14. The method defined in claim 1 further including retaining and minimising run-off of the leach liquor supplied onto the top surface in step (b) by forming a series of furrows or other suitable troughs for leach liquor, and wherein step (b) includes supplying the leach liquor into the furrows.

15. A heap leaching operation that includes: (a) a heap of a metal-containing ore; and (b) a leach liquor distributor for supplying leach liquor onto a top surface of a section of the heap at a flow rate that is sufficient so that the downwardly flowing leach liquor saturates the section of the heap.

16. The heap leaching operation defined in claim 15 wherein the distributor is a track mounted header pipe with a series of spaced-apart, spray outlets or an elongate slot outlet.

17. The heap leaching operation defined in claim 16 wherein the distributor is positioned so that the header pipe extends across the top surface of the heap and can be moved continuously or in the series of steps across the section of the heap and can supply the leach liquor as a curtain onto the top surface of the heap.

18. The heap leaching operation defined in claim 15 further including a cover above the top surface of the heap and wherein the distributor includes a network of header pipes attached to the underside of the cover with a series of spaced-apart spray outlets, such that leach liquor may be applied to the top and side surfaces of the heap.

Description:

The present invention relates to a method of leaching a metal value from a heap of a metal-containing ore.

The present invention relates particularly to distributing leach liquors onto top surfaces of heaps in order to optimise leaching of the heaps.

U.S. Pat. No. 6,216,962 in the name of Krieg describes heap leaching in the following terms.

“In the commercial practice of hydrometallurgy, a bed of run-of-mine or granular low grade ore, known as a heap, is spread over an impervious base or pad which may comprise sheets of plastic film, asphalt and/or compacted clay. Crushed ore is normally heaped onto the pad to a depth to 10 to 30 feet and levelled off at the top of the heap. The ore is typically pre-crushed to a desired size.”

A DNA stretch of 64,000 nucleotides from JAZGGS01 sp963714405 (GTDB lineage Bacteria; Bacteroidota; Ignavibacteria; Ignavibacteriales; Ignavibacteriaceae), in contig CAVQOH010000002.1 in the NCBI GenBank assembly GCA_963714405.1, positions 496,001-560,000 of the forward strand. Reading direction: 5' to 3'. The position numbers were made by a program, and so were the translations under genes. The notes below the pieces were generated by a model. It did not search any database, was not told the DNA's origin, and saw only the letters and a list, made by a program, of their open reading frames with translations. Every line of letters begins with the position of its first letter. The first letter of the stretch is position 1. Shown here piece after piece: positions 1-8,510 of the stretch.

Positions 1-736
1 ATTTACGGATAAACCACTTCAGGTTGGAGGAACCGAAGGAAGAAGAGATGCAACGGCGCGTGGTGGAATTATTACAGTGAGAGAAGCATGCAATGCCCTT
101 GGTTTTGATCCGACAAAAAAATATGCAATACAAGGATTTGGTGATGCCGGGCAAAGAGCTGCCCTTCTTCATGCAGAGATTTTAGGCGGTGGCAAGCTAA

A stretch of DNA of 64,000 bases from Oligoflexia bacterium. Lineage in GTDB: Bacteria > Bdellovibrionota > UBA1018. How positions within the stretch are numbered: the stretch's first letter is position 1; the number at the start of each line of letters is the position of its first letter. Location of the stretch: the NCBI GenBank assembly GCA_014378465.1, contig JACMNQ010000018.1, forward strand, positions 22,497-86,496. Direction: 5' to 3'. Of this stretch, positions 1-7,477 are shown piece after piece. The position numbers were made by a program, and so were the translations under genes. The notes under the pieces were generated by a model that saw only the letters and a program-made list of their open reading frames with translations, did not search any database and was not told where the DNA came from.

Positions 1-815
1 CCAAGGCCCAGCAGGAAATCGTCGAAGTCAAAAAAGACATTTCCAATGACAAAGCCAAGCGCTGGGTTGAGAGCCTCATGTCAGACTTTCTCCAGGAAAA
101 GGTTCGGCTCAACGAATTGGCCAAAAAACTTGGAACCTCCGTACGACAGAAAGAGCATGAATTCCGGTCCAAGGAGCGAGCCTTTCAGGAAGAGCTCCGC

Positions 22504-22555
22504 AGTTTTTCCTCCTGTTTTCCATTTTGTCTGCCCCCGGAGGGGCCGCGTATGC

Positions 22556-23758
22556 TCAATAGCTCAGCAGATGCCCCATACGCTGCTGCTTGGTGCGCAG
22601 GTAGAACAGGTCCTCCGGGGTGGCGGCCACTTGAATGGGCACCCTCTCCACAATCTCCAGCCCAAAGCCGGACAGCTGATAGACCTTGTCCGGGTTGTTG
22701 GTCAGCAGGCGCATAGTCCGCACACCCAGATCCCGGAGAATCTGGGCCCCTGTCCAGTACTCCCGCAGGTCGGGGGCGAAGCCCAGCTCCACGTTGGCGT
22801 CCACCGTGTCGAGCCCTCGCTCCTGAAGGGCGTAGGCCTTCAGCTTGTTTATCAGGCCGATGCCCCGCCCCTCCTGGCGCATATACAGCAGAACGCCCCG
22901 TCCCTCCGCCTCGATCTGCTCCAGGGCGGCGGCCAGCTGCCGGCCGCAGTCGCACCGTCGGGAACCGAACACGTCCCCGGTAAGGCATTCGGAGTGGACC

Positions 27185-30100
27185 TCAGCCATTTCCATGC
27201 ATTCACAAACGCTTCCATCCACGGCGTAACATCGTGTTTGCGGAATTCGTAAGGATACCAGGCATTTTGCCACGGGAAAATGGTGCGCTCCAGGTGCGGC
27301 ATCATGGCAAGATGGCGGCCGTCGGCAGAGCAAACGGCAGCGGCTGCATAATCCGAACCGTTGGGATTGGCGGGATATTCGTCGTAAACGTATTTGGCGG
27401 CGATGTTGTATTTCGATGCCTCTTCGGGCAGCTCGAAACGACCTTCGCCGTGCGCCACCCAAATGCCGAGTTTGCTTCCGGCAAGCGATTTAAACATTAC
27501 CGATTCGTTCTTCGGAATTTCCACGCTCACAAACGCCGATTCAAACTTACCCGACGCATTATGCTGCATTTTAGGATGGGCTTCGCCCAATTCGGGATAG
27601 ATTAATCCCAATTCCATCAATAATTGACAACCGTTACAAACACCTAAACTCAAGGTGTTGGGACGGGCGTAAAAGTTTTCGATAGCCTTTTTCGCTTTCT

“After the heap has been prepared, the target metal is leached from the ore by circulating the leaching solution through the heap in a process commonly known as percolation. To effect percolation, the solution is distributed over the top of the heap and permitted to seep down through the heap to the impervious pad. The impervious pad is typically sloped toward a drain pipe or channel for recovering the metal laden solution. The liquid that is distributed over the top of the heap may be a leaching solution comprising water mixed with a leaching agent, or a leaching agent may be premixed with the ore before the ore is spread onto the heap and relatively pure water is percolated through the heap.”

The term “leach liquor” is herein understood to mean the liquid that is distributed over the top of a heap in a heap leaching method. As indicated in the above-quoted passages from the Kreig US patent, the liquid may be (a) a leaching solution that includes a leaching agent and water or (b) water—in situations where a leaching agent has been pre-mixed with ore in a heap.

There are a number of known options for distributing a leach liquor onto a top surface of a heap.

The options are generally based on the use of sprayer/sprinkler systems or drip systems positioned at various locations on top surfaces of heaps.

In some instances, the known options are relatively complicated. For example, U.S. Pat. No. 5,005,806 in the name of Krauth discloses a drip system that includes mainline pipes extending longitudinally along a side of a heap, parallel header pipes extending at spaced intervals from the main pipeline across the heap, and parallel, closely spaced tubes extending longitudinally between the header pipes, each tube having a plurality of outlets for leach liquor.